The dangers of digital hiring

Written by
Dr. Robert Ployhart

16 Jun 2017

16 Jun 2017 • by Dr. Robert Ployhart

Anyone who has tried to recruit and hire talent knows how difficult it is to estimate a candidate’s fit. The fundamental challenge in recruitment is to find the talent with the competencies to fit the job and the personality to fit the firm’s culture. This is difficult because candidates give their best impressions during the hiring process, and thus it becomes your job to separate fact from fiction. The traditional approach to improving hiring accuracy has been to use technically rigorous hiring practices that include a systematic analysis of the job, structured interviews with job-related questions, and psychometric assessments and simulations. These approaches are effective and there is an abundance of scientific evidence suggesting that hiring decisions will be more accurate when these best practices are used.


Yet in the modern world these practices seem out of date. Recruitment and hiring have been “digitised”, as firms now routinely review a candidate’s online information as part of the hiring process. Some of these practices appear sensible, such as searching LinkedIn profiles for potential candidates to source. Other practices seem more risky, such as reviewing personal data or social networking sites (such as Facebook) as a means to learn about a candidate’s personality. 

Digital hiring: fact vs fiction

It is understandable why you would want to review online information. The pressures for speed, low cost, and candidate supply (versus demand) make digital hiring very appealing. The information available in digital platforms is believed to be more revealing about a candidate’s “true self” than the best impression one usually sees in an interview. The fact that the data exists in digital platforms enables you to use big data analytics to source and select candidates. These approaches range from simple keyword searches to sophisticated models based on neural networking. This digital data provides the impression that you can make better, faster, and cheaper hiring decisions.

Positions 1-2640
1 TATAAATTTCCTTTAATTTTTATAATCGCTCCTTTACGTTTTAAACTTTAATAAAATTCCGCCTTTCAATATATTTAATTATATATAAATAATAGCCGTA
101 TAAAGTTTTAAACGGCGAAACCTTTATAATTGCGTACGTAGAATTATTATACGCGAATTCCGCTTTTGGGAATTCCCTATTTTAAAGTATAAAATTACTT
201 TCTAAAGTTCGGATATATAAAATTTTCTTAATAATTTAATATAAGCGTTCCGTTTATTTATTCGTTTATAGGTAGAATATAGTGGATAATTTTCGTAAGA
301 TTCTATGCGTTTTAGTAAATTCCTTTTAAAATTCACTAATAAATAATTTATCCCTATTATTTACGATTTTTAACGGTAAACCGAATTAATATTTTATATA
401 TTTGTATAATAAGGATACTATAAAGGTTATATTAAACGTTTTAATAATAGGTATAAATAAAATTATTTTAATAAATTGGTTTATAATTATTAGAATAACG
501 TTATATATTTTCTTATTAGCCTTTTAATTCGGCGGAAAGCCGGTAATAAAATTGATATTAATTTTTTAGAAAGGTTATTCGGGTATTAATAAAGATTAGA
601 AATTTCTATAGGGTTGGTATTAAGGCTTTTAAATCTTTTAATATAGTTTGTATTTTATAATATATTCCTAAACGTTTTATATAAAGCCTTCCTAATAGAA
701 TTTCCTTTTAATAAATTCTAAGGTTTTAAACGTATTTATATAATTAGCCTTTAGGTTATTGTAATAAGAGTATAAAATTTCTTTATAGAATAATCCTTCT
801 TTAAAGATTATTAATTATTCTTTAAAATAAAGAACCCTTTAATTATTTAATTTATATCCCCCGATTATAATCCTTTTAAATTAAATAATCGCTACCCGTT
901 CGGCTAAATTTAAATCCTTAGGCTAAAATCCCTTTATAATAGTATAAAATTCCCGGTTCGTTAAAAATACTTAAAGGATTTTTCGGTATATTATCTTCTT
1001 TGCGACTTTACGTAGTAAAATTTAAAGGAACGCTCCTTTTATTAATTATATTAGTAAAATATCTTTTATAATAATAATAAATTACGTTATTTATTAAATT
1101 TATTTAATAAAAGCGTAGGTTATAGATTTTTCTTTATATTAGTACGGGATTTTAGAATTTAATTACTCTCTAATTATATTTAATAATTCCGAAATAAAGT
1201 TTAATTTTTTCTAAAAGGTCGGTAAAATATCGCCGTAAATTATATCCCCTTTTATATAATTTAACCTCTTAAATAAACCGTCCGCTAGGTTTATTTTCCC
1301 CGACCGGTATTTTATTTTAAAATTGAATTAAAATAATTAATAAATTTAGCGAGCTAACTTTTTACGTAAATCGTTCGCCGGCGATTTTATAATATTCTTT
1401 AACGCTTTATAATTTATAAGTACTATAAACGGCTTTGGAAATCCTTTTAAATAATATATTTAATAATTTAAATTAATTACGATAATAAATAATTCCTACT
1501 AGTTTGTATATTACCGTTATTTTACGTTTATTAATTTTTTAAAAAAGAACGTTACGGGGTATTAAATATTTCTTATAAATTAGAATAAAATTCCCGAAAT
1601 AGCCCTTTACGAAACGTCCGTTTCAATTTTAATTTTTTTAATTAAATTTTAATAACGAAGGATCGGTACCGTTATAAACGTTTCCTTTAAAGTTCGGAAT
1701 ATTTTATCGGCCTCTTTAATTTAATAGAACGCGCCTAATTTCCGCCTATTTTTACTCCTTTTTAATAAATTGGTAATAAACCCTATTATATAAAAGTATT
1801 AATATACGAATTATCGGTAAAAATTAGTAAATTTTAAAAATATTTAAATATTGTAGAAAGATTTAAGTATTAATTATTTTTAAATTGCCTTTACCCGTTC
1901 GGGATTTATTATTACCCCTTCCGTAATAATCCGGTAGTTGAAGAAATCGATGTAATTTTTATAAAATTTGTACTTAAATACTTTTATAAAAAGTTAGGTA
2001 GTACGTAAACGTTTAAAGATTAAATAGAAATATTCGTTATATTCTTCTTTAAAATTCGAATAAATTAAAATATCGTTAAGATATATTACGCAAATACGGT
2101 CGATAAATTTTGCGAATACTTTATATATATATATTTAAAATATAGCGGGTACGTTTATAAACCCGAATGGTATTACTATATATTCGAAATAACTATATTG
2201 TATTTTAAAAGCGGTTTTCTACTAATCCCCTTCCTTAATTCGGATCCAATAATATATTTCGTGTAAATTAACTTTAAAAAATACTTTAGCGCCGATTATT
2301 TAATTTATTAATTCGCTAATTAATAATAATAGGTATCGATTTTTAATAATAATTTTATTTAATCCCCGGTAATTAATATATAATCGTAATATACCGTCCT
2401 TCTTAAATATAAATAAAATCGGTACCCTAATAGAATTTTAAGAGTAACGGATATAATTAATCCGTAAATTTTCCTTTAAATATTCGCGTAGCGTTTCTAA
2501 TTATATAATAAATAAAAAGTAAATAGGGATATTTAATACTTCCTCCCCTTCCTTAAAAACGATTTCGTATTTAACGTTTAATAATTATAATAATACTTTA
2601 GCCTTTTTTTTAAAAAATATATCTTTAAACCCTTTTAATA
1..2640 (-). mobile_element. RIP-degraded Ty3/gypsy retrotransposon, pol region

It is a nice simple story, and the reason is because it is a story based on fiction rather than fact. There is surprisingly little objective or scientific data that speaks to whether digital hiring provides any tangible benefits in terms of candidate quality in a manner that saves money and time, and is legally defensible. There is little objective evidence to suggest digital hiring (such as reviewing social networking sites) is more effective and efficient than traditional approaches for sourcing or hiring quality candidates. Most of the evidence one finds about the “benefits” of digital hiring are based on anecdotes, vendor reports, and surveys of whether recruiters believe the approaches are more effective. Unfortunately, anecdote and belief are no way to run a high-performing organization (can you imagine an executive team meeting about operational or financial choices that would be based solely on belief rather than data?). 

Unintentional bias

There are other risks associated with digital hiring. Countries differ in the extent to which personal information can legally be used as a basis for hiring. Many countries require that hiring decisions must be based on job-related information. In these countries it becomes risky to even review LinkedIn information because that information often includes pictures of the individuals—and thus creates the potential for discrimination in the hiring process.


Even when there are attempts to employ analytics to remove discrimination from the hiring process, bias can still occur. Algorithms and statistical models are blind to the nature of the data, and without careful guidance from experts knowledgeable about hiring and legal issues, it is easy for statistical models to be highly predictive but also highly discriminatory in a manner that is not legally defensible. A statistical model is simply a machine that will try to maximize the prediction of some outcome given a set of inputs; it does not care whether those inputs are legally or ethically appropriate.


Regardless of a country’s employment laws, the way to maximize performance and fit through recruitment is to focus hiring on job-relevant competencies. Traditional best-practices in recruiting and hiring are based on isolating job-relevant competencies so that applicants can be compared to each other and judged against important requirements for a job. Newer approaches that employ digital hiring have a certain “sexiness” that is appealing to recruiters who are challenged with a very difficult job. However, you must ask yourself whether it makes sense to use digital hiring—practices of unknown effectiveness and high legal risk—versus traditional practices with known benefits and legal support.